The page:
September 2018
Volume 18, Issue 10
Open Access
Vision Sciences Society Annual Meeting Abstract  |   September 2018
Does a salient auditory stimulus always impair visual memory?
Author Affiliations
  • Keiji Konishi
    The University of Tokyo
  • Ryoichi Nakashima
    The University of Tokyo
  • Kazuhiko Yokosawa
    The University of Tokyo
Journal of Vision September 2018, Vol.18, 1143. doi:10.1167/18.10.1143
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      Keiji Konishi, Ryoichi Nakashima, Kazuhiko Yokosawa; Does a salient auditory stimulus always impair visual memory?. Journal of Vision 2018;18(10):1143. doi: 10.1167/18.10.1143.

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      © ARVO (1962-2015); The Authors (2016-present)

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Abstract

Previous research shows that a salient item in a scene leads to impaired memory for peripheral information (Christianson, 1992). This saliency effect has been investigated mainly within visual modality. However, it is unclear whether visual memory can be disturbed by stimulation in other modalities. This study examined the impact of a salient auditory stimulus on visual memory. We asked participants to view a stream of 156 faces and press a key if they detected a face of a specific gender. Importantly, half of all faces were immediately followed by a loud pure tone, whereas other faces were presented alone (Experiment 1) or followed by a soft tone (Experiment 2). To check the manipulation of saliency of tones, we analyzed RTs to faces, based on the suggestion about auditory alerting (Stahl & Rammseyer, 2005). Because the RTs to faces presented with loud tones were found shorter than those with soft tones or without tones, we defined loud tones as salient in both experiments. After this face detection task, participants completed a 2AFC recognition task for surprise memory test. Interestingly, the loud tones affected recognition performance differentially in these experiments. In Experiment 1 accuracy for faces with loud tones was worse than those without tones whereas in Experiment 2, accuracy for faces with loud tones was better than those with soft tones. This difference implies that participants dealt with these stimuli (i.e., faces and tones) based on a prior assumption. In Experiment 1, faces and tones were perceived separately because tones were not always presented. In Experiment 2, each face may be bound with the co-occurring tone into a unitary multisensory event, because both stimuli existed in every trial. In conclusion, the effect by a salient tone can spread over the face representation when both tone and face presentation made the "audio-visual unity."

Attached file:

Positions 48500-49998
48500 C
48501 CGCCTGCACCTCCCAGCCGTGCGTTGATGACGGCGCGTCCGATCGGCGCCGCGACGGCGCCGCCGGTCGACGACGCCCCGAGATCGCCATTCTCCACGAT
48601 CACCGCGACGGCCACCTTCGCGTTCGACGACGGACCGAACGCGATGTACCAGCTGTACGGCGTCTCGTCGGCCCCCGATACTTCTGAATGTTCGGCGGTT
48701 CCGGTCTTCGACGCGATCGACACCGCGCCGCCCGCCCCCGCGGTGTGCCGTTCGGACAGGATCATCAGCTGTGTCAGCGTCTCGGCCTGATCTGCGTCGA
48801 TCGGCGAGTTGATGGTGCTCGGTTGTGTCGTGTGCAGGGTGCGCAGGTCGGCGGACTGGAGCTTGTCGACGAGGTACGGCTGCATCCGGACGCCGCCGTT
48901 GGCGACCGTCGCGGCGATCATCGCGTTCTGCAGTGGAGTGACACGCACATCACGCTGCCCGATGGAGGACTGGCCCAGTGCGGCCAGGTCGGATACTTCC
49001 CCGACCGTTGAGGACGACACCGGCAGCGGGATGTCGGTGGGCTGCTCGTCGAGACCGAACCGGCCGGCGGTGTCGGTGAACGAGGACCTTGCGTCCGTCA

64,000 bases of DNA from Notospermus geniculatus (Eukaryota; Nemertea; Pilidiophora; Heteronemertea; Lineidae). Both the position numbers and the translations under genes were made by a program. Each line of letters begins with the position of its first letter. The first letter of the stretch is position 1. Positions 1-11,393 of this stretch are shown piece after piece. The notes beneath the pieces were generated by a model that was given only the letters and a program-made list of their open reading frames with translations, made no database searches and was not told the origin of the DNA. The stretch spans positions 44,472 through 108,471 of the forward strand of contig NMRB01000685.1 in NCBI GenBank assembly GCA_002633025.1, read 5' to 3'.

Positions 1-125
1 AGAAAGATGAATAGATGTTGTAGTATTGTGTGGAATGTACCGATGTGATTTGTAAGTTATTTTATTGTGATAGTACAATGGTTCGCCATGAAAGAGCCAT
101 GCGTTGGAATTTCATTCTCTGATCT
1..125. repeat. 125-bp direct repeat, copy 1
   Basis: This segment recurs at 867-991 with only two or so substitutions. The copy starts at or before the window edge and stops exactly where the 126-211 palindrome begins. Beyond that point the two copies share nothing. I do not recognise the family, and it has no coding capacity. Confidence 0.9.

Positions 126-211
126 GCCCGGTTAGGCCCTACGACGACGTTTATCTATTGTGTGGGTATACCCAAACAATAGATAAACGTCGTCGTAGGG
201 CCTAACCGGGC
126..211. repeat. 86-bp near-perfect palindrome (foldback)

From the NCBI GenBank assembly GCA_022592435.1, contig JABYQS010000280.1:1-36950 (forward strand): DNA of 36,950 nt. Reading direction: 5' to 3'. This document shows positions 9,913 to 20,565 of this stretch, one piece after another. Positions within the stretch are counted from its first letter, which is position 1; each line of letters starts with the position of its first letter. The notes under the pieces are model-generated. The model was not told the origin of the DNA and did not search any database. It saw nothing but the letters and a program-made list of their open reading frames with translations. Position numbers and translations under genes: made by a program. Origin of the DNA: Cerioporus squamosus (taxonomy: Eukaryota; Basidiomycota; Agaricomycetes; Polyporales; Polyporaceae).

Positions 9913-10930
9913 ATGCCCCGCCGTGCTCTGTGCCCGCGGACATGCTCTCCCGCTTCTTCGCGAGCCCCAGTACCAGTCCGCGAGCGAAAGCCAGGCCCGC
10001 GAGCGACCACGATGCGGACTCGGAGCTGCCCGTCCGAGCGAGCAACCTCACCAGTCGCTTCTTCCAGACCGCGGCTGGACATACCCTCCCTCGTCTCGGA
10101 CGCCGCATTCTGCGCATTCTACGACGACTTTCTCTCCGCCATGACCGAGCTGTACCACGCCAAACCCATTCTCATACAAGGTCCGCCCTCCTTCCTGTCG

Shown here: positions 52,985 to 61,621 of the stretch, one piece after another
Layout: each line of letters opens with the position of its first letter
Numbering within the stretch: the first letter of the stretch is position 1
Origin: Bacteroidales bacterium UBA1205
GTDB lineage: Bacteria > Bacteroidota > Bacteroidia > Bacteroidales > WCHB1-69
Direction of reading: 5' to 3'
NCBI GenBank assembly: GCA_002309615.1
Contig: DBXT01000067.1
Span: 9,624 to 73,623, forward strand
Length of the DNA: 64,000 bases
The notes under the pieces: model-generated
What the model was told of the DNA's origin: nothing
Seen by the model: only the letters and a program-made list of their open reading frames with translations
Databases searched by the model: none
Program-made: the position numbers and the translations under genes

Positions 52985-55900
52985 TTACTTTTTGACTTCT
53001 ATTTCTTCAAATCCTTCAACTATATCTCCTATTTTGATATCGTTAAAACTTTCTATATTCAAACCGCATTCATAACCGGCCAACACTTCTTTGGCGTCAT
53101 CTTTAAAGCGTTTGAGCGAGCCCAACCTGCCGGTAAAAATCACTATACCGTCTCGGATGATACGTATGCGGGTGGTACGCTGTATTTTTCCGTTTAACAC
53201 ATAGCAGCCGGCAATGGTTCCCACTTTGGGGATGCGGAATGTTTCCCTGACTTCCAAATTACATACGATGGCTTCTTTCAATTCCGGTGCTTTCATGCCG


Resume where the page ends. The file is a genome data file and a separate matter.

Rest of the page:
Meeting abstract presented at VSS 2018

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